Tuesday, February 17, 2009



By Mondli Makhanya
Feb 14, 2009

Did our MPs speak up when civil servants failed to deliver services, when public hospitals fell apart?
During the state of the nation address in parliament last week, President Kgalema Motlanthe repeatedly returned to the theme of “our nation is in a good state”.

He spoke about how South Africa was able to weather “whatever economic storms may pound our shores. .. (and) whatever political uncertainties may visit our collective consciousness”.

“We may even say that, in a strange quirk of fate, many aspects of our constitutional order have been tested in the recent past, and every one of them has passed the test to reveal a democracy that is exceptionally resilient.”

He told the joint sitting of the house of assembly and the national council of provinces that “our democracy is healthy. .. steadily growing stronger, underpinned by a constitution hardly equalled in the world.”

That was the feel-good part in a workmanlike speech that was largely devoid of inspiration.

But that bit about the health of our democracy was one worth treasuring. He was stretching the point a bit. Our democracy works, but to call it “healthy” was a bit ambitious. But I’m glad he did, because we do aspire to a healthy democracy.

Motlanthe was speaking just two weeks before the dissolution of South Africa’s third democratic parliament.

When they break this week to prepare for the general election, the honourable members will shower themselves with great praise, speak of the great strides made in the past 15 years of democracy and give glowing speeches about the achievements of the post-2004 parliament. There will be mind-numbingly boring speeches and fiery electioneering rhetoric. There will be emotional farewells from those not returning to the house. Then it will be over for the class of 2004.

The orderly dissolution will be a tribute to the democracy that we have built. For, in all our depression, negativity and cynicism, there is one thing that we should appreciate and not take for granted: that we are a functioning democracy.

And it is that which enables us to scream at our rulers and tell them what we think. We have a democratic infrastructure in this country that enables us as citizens to view the governors as equals and not as lords.

They may not listen most of the time, but the fact of the matter is that they cannot shut us up.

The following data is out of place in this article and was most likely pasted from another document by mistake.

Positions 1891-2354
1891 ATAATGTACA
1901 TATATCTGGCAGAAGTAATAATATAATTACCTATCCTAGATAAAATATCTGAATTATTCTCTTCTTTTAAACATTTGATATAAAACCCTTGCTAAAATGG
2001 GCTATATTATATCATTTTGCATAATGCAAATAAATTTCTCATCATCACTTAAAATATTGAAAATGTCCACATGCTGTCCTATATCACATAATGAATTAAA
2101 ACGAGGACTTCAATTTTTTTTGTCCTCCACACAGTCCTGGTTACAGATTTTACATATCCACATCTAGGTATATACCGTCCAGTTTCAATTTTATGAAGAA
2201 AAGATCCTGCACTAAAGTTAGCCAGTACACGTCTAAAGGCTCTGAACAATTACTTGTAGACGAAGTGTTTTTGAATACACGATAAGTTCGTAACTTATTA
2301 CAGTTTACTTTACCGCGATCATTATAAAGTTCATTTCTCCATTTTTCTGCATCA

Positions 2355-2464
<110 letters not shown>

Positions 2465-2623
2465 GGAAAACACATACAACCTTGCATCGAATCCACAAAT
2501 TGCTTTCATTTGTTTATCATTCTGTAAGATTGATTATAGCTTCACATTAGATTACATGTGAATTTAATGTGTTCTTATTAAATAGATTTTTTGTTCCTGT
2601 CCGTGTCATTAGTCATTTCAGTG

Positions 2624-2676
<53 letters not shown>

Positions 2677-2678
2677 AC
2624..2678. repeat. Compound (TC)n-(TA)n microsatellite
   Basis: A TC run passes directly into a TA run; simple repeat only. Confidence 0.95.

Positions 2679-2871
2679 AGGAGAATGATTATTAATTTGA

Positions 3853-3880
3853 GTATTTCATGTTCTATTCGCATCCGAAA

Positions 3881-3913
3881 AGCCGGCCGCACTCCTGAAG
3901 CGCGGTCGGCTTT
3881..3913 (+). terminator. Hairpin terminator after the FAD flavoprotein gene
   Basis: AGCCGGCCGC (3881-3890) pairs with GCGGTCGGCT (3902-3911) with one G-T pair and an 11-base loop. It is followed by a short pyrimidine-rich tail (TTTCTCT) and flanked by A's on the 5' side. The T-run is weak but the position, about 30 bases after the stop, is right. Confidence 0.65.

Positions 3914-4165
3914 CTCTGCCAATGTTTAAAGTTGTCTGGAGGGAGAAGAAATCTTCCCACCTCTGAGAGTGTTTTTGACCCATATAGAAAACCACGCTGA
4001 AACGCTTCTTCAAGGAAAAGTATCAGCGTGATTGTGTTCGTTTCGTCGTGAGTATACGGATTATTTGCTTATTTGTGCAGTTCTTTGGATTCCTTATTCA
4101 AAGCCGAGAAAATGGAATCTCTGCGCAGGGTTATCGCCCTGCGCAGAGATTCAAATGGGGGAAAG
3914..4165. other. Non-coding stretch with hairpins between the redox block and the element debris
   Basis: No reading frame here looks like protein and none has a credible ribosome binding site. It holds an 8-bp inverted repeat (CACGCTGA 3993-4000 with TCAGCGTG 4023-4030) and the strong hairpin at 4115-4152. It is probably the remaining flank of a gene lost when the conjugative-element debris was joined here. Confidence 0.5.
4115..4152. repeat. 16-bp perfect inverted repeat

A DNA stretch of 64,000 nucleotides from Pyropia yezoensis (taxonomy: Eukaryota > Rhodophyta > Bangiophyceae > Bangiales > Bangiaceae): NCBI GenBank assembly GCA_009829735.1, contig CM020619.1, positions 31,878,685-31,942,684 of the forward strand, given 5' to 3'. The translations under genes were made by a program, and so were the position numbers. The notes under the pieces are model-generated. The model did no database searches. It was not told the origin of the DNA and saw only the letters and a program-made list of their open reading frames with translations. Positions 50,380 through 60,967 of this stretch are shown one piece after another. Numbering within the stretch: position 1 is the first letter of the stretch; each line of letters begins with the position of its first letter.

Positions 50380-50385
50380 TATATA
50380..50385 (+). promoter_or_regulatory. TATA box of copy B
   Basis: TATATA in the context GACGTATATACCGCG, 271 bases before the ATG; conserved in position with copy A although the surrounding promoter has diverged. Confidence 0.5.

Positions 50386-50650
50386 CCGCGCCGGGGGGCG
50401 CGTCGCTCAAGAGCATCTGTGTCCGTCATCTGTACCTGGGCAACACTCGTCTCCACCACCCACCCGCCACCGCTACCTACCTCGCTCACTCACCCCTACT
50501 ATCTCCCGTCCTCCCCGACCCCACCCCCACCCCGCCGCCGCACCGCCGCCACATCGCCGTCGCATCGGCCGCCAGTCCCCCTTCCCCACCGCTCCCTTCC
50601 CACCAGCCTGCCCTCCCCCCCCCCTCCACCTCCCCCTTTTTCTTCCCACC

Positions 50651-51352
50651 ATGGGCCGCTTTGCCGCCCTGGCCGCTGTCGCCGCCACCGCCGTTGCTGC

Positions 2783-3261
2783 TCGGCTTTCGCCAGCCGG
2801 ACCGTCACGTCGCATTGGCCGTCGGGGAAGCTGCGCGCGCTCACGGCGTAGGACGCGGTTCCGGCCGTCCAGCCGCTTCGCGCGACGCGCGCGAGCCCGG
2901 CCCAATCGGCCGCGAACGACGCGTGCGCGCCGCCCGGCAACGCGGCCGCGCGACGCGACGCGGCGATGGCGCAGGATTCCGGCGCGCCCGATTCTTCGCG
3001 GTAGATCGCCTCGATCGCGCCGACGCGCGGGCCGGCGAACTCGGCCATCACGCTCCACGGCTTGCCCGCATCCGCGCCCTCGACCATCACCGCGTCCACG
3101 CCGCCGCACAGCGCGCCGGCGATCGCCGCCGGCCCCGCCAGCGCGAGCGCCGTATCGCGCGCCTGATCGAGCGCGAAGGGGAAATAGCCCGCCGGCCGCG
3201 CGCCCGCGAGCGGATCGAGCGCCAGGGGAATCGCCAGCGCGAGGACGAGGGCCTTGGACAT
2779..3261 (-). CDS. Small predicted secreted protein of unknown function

As someone remarked recently, the one thing that we are all united around is the fact that we are proud to be a democracy and that we want to always be a democracy. That is a status few South Africans want to compromise.

We know and take it for granted that every five years there will be free and fair elections. The process conducted by the Independent Electoral Commission will be above board and there will be no post-election cries of vote-rigging.

It is an expected routine that days after election day, thousands will gather at the Union Buildings to witness the inauguration of a president. That the president will stand before the chief justice and pledge “to obey, observe, uphold and maintain the constitution and all other laws of the republic”. (Although, I must say, I wonder how the incoming guy will recite this part with straight face. But let’s leave that for another day.)

This may seem a trite and obvious statement to many, considering that we are in election time anyway. But there are many countries in the world that carry the tag “democratic” and hold elections, and yet are the furthest from it.

The only question we need to ask ourselves is how strong the democracy is — whether it is indeed as resilient as Motlanthe describes it.

When the honourable members leave for home on Thursday, they should ask themselves some serious questions about their tenure.

Was this parliament the voice of the people that it was designed to be? Was it the people’s watchdog and bulwark against executive excess and incompetence?

Did our MPs speak up for the poor when civil servants failed to deliver services, when public hospitals fell apart and pensions were not paid to the rural aged?

Did they make sure that they properly exercised their authority in appointing credible individuals to boards of independent constitutional institutions? Did they take the cancer of corruption seriously enough?

The parliamentarians have to question their complicity in allowing the entrenchment of the 1999-2008 imperial presidency they now so openly despise. Did they do enough — using the power vested in them by the constitution — to protect South Africa’s democracy from executive incursion into other tiers of governance?

A further question is whether they would deign to use that power to prevent executive incursion by a future presidency, or whether they would cower as they did in the past.

These questions are also questions that prospective MPs should be asking themselves as they prepare for new lives as public representatives.

For South Africa to grow into the “healthy democracy” which Motlanthe boasts we already are, parliamentarians have to treat the institution with respect. They must see it as voice of the people and not a place of employment.